Posted on July 9th, 2012 by Ben Lack
Denis Yaro, of Servhawk, discusses his company’s platform to handle the increasing energy demand of data centers.
|Ben Lack||I appreciate your time today, I wanted to talk to you about the company and some of the recent work that you guys have done, and we’d love to start the conversation by having you tell us just a little bit about what you guys do.
|Denis Yaro||Servhawk is a software technology company. We’re based in McLean, Virginia, just outside Washington DC. We fall in an emerging category called Data Center Infrastructure Management (DCIM), in which energy-related concerns are, of course, a very important component. We are focused 100% on servers, hence the name, and as far as I know we’re the only DCIM solution provider that focuses exclusively on servers. Here’s a simple way to put it: Look at any picture of a data center and it’s always long rows of servers. That’s no accident. Data centers are there to support IT services for different kinds of organizations, and those services run on servers. Data centers wouldn’t exist if there weren’t servers. Those servers have increasingly become more and more inexpensive, more and more powerful and all along the way quite energy inefficient. Our goal at Servhawk is to bring that to the forefront by providing a set of analytics that allows an IT organization to understand where its relative efficiencies and inefficiencies lie and identify and quantify opportunities to reduce energy consumption and save money.|
|Ben Lack||For the clients that you serve, what percentage of their total energy bill ends up coming from servers and their IT infrastructure?|
|Denis Yaro||That’s a good question. The rule of thumb on this came out of an important report that got everybody’s attention a few years ago, the Environmental Protection Agency’s report to the Congress in 2007, which indicated that, first of all, there was a tremendous rise in energy consumption in data centers and a projection that would continue at a rather high rate and that servers, and very specifically volume servers, accounted for much of that consumption. There are, according to analysts, somewhere on the order of 35 to 36 million volume servers deployed worldwide. These are the really inexpensive servers that have proliferated broadly. Volume servers, per the EPA report, were found to consume somewhere close to 70% of the energy in the data center. So they are clearly identified as the culprits. In a nutshell, that’s why Servhawk exists.|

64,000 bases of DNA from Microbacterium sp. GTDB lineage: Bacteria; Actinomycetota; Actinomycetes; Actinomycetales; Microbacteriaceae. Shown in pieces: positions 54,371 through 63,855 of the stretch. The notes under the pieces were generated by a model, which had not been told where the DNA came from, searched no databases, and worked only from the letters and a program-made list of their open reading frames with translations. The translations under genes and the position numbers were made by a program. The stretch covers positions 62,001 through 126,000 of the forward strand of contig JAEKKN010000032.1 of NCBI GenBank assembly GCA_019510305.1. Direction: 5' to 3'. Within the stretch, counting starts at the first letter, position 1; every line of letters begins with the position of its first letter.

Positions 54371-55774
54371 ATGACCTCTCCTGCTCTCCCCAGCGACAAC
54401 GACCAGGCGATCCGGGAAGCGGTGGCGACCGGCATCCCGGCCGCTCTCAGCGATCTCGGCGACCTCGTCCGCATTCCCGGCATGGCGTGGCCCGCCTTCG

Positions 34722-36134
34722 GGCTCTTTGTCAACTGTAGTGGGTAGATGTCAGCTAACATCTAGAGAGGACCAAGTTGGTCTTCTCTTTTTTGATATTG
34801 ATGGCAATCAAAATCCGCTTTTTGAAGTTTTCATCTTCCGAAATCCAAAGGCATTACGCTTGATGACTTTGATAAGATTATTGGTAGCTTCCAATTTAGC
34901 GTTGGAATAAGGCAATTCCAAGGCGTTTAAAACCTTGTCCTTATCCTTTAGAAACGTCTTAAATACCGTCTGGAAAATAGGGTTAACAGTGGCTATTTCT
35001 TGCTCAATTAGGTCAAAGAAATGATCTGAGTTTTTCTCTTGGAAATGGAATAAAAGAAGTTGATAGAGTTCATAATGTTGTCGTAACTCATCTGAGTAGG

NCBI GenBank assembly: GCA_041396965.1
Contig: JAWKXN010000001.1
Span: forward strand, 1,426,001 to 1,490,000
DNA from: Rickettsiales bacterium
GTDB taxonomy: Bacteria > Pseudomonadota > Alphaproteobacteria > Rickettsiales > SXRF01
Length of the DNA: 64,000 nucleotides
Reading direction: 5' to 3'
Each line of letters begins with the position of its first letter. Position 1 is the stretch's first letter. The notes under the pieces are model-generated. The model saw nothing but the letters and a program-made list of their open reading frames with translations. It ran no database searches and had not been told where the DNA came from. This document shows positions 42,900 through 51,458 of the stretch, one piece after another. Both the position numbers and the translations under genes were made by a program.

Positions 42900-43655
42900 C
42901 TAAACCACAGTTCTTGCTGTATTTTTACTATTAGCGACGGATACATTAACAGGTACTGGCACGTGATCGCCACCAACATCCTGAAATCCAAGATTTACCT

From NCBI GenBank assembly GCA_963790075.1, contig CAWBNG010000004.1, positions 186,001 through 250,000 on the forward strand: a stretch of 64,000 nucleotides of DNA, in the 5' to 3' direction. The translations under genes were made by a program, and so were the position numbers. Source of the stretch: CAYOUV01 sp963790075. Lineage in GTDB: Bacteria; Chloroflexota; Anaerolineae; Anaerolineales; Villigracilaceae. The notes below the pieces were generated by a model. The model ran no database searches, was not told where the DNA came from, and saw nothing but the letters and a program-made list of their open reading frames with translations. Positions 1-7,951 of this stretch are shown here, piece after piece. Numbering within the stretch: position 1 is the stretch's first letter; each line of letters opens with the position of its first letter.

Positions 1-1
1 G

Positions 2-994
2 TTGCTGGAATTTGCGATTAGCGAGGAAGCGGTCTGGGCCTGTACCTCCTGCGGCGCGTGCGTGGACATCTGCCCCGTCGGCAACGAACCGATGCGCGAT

|Ben Lack||The company has recently announced the launch of a new cloud-based platform that focuses on energy analytics. Would you mind sharing with us a little bit about how it came about and what the offering is?|
|Denis Yaro||So let me start by exposing some sins of my past, if you will. I’ve been in the IT area for quite a while now and I have delivered a number of IT management solutions. IT management solutions historically are very expensive. They tend to be disruptive and intrusive to operations and hence very difficult to use. One of the things we wanted to strive for in Servhawk, right from the beginning, is to package our solutions in a manner that was exactly the opposite of that. We’re doing that by taking advantage of something everybody’s talking about today, cloud computing. What that really means is the ability to deliver solutions to someone in a manner that does not involve heavy overhead or expense.To date, we’ve delivered our technology as packaged services, requiring a good bit of hands-on consulting work to alleviate the load on the customer. We’ve now focused on packaging where you can go to the web, to our website, register very simply and immediately go to work without acquiring software, installing it, training personnel and those kinds of things. So basically the same kind of result that we’ve been able to deliver on a consulting basis is now packaged in a way that allows it to be done much more inexpensively and much more easily. What I’m really excited about is this opens the door to have our kind of solution in the hands of smaller enterprises who, otherwise, might say, “You know, DCIM solutions aren’t for me. They’re too expensive and targeted for bigger shops and so on.” We believe organizations with as little as a few dozen servers have opportunities to save on energy and cost, and now we can help them do that.|